Spin Title #27: The Popol Vuh
I am so happy with my Spin title! The Popol Vuh is amazing stuff, and Tedlock puts in plenty of explanatory material to help with comprehension. I loved it. Mythology/religion readers, put this on your list!
The Popol Vuh is the holy book of the Quiché people in Guatamala -- the Mayans. The book tells of the creation of the earth, the start of the Quiché, and goes right down to the writers' own day, which was the 1550s. The men who wrote it down kept themselves anonymous for fear of punishment. (Tedlock is of the opinion that they were the three Masters of Ceremonies mentioned near the end.)
Of course I can't go through the whole thing, but...at first there is nothing but a quiet sky and sea. The gods arrive and decide to create an earth and people for it; they want the people to be able to name the gods and to keep the proper calendars to perform the needed rites -- to work and speak in orderly ways. So they do this, but their people take a few trial runs, first resulting in animals (who cannot speak), mud that can't do anything, and monkeys (who couldn't be orderly). Before their successful fourth creation of people, the narrative switches to the children and grandchildren of the first daykeepers, who make the created world safer for people to live in.
One and Seven Hunahpu are ballplayers, gamblers, and adventurers. They go to Xibalba (the underworld of death) and are defeated and killed by the Xibalbans, but magically impregnate a daughter of the underworld. The resulting twins are Hunahpu and Xbalanque -- also ballplayer, but hunters too, and they are able to defeat the Xibalbans and impose some safety on the world.
Then people are created (four men and four women), and they create four tribes of peoples -- the Quiché and their related Mayan tribes. Only later does the first sunrise occur, and everybody is happy to have a sun and moon! They build great cities, their lineages and exploits are described, and eventually there is genealogy down to the time of writing.
What we have is called the alphabetic Popol Vuh, which was written down in the 1550s. This is based on the original hieroglyphic Popol Vuh, which has been lost. The original would have had a lot more astronomical calculations; this just tells the story behind the astronomy. The mythic events that are narrated all have correspondences to the movements of the planets and stars, or to calendrical figures. Venus' pattern is particularly important, but other astronomical bodies come in as well. The story has enormous scope, starting with the beginning of creation and ending with the authors' contemporary milieu.
|Fr. Ximenez' 1701 transcription and translation of the Quiché text
I knew the Mayans had a lot of interest in calendar math, and developed more than one calendar system, but of course I didn't know anything much about the scope and depth of what they did. An appendix gives a quick over view of the aspects that are relevant to the Popol Vuh, and it's fascinating stuff. The system is used to this day by contemporary Quiché for divinatory purposes. In "the calendar of the earth," (which isn't a solar or lunar calendar, those are different!) days go in cycles of 13 numbers and 20 names, which multiplies out to a 260-day cycle. This is why the characters have names like One Hunahpu and Seven Macaw; that's the day that is significant to them. Each day name only ever falls on certain numbers, and using the One and Seven numbers with a day name is a convention invoking the whole series of thirteen days with that name.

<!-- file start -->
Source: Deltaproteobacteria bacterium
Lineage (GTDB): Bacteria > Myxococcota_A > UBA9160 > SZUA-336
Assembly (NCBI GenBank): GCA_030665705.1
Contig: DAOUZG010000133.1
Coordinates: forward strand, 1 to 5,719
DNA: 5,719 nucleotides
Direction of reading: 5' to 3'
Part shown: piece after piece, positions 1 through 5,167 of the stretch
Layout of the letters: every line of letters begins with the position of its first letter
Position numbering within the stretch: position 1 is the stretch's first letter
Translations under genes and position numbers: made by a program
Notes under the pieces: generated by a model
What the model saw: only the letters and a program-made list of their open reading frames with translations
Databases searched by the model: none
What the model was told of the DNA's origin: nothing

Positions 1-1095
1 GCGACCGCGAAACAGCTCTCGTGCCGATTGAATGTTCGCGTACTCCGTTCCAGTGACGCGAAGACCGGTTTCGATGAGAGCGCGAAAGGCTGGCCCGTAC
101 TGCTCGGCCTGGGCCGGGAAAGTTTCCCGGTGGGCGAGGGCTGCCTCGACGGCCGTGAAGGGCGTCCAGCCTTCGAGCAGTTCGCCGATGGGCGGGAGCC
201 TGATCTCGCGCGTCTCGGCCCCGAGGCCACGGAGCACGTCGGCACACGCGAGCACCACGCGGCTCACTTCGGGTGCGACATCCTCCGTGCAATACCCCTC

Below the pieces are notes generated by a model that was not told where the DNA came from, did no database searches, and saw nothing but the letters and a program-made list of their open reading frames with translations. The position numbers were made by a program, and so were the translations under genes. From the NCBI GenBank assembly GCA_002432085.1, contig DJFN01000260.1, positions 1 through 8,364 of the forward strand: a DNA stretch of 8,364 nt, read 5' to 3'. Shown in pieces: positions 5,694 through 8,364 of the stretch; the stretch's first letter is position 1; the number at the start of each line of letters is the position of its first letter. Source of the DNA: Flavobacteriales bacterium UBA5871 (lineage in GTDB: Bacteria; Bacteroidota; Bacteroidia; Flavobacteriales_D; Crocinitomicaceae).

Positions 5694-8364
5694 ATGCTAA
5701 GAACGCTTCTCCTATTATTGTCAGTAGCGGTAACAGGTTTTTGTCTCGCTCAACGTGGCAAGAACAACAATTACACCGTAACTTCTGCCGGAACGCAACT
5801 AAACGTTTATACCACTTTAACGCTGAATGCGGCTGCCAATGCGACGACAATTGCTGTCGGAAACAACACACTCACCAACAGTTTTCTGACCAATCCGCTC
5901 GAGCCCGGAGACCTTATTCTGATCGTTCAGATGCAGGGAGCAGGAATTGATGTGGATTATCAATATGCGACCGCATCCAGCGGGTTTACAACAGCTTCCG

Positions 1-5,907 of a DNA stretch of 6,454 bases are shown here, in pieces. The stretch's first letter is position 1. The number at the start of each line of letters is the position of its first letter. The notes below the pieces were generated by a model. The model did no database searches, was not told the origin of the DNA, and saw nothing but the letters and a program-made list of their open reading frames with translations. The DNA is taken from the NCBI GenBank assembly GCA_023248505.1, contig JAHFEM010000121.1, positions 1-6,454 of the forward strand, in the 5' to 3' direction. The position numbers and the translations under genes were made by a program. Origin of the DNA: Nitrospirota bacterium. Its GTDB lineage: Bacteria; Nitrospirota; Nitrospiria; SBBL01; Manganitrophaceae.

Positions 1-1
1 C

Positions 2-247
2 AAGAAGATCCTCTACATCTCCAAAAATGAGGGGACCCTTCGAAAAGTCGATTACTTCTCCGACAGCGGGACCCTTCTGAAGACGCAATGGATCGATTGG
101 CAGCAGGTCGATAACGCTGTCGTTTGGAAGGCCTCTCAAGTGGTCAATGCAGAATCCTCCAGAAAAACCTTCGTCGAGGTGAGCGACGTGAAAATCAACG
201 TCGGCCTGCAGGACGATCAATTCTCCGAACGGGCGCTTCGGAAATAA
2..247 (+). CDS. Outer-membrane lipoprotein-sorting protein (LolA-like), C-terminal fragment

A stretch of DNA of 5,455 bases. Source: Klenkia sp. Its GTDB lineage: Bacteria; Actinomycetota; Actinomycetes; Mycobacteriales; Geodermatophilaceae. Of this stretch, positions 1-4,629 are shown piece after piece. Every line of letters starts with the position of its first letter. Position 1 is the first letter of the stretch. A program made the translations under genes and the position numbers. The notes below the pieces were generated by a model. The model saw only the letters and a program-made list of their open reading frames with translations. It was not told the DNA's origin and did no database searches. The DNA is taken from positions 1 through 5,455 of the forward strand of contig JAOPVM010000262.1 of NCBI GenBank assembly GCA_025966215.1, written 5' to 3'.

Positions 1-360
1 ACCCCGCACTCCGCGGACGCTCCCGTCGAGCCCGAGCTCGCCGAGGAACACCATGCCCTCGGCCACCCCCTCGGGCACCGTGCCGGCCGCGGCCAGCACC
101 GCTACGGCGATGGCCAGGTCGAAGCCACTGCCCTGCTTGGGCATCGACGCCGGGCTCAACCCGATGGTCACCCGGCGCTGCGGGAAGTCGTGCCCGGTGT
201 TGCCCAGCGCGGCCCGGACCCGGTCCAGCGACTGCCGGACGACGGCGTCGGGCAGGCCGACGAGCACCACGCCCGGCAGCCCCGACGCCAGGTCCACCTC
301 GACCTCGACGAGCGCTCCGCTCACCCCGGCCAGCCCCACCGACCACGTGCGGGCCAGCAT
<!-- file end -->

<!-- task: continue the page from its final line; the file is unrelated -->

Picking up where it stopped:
A favorite moment of mine is when the hero twins are down in Xibalba and locked in a house of bats. These are not animal bats, but the Xibalban 'snatch-bats,' terrifying surprise attackers. And they're called kamazotz' -- which should look familiar if you've ever read A Wrinkle in Time.
Tedlock also has a really neat argument for a Quiché origin of the legendary La Llorona, which he thinks is descended from Lust Woman and Wailing Woman, who are sent by the first four men to the river, where they are to tempt the rival tribes to their deaths.
Here are some quotations!
And here we shall take up the demonstration, revelation, and account of how things were put in shadow and brought to light by the Maker, Modeler, named Bearer, Begetter, .... as it is said in the words of Quiché. They accounted for everything -- and did it, too -- as enlightened beings, in enlightened words. We shall write about this now amid the preaching of God, in Christendom now.
Again there comes an experiment with the human work, the human design, by the Maker, Modeler, Bearer, Begetter: "It must simply be tried again. The time for the planting and dawning is nearing. For this we must make a provider and a nurturer. How else can we be invoked and remembered on the face of the earth? We have already made our first try at our work and design, but it turned out that they didn't keep our days, nor did they glorify us.
These are the names of the first people who were named and modeled. This is the first person: Jaguar Quitze. And now the second: Jaguar Night. And now the third: Not Right Now. And the fourth: Dark Jaguar.
And then the face of the earth was dried out by the sun. The sun was like a person when he revealed himself. His face was hot, so he dried out the face of the earth. Before the sun came up it was soggy, and the face of the earth was muddy before the sun came up. And when the sun had risen just a short distance he was like a person, and his heat was unbearable. Since he revealed himself only when he was born, is it only his reflection that now remains. As they put it in the ancient text, "The visible sun is not the real one."
I had such a great time reading this amazing and complex work of mythology and religion. I would love to learn more. Don't miss it!